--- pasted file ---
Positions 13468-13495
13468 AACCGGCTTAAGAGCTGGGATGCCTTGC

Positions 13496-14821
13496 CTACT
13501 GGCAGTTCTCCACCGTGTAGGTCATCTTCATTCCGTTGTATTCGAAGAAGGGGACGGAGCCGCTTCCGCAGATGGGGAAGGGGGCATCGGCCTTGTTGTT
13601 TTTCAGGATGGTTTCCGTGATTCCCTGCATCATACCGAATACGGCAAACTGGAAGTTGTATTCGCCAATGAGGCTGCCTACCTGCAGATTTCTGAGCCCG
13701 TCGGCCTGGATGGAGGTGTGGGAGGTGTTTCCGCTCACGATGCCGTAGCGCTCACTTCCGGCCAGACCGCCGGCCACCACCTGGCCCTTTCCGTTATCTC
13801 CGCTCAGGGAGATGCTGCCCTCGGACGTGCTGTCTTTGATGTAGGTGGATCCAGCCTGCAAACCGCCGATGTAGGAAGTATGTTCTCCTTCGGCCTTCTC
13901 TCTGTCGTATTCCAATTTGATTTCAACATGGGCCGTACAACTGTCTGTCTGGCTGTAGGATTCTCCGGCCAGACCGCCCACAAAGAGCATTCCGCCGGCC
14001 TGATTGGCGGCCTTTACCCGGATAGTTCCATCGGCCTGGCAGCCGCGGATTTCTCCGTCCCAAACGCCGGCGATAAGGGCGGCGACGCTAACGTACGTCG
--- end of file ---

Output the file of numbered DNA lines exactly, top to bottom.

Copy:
Positions 13468-13495
13468 AACCGGCTTAAGAGCTGGGATGCCTTGC

Positions 13496-14821
13496 CTACT
13501 GGCAGTTCTCCACCGTGTAGGTCATCTTCATTCCGTTGTATTCGAAGAAGGGGACGGAGCCGCTTCCGCAGATGGGGAAGGGGGCATCGGCCTTGTTGTT
13601 TTTCAGGATGGTTTCCGTGATTCCCTGCATCATACCGAATACGGCAAACTGGAAGTTGTATTCGCCAATGAGGCTGCCTACCTGCAGATTTCTGAGCCCG
13701 TCGGCCTGGATGGAGGTGTGGGAGGTGTTTCCGCTCACGATGCCGTAGCGCTCACTTCCGGCCAGACCGCCGGCCACCACCTGGCCCTTTCCGTTATCTC
13801 CGCTCAGGGAGATGCTGCCCTCGGACGTGCTGTCTTTGATGTAGGTGGATCCAGCCTGCAAACCGCCGATGTAGGAAGTATGTTCTCCTTCGGCCTTCTC
13901 TCTGTCGTATTCCAATTTGATTTCAACATGGGCCGTACAACTGTCTGTCTGGCTGTAGGATTCTCCGGCCAGACCGCCCACAAAGAGCATTCCGCCGGCC
14001 TGATTGGCGGCCTTTACCCGGATAGTTCCATCGGCCTGGCAGCCGCGGATTTCTCCGTCCCAAACGCCGGCGATAAGGGCGGCGACGCTAACGTACGTCG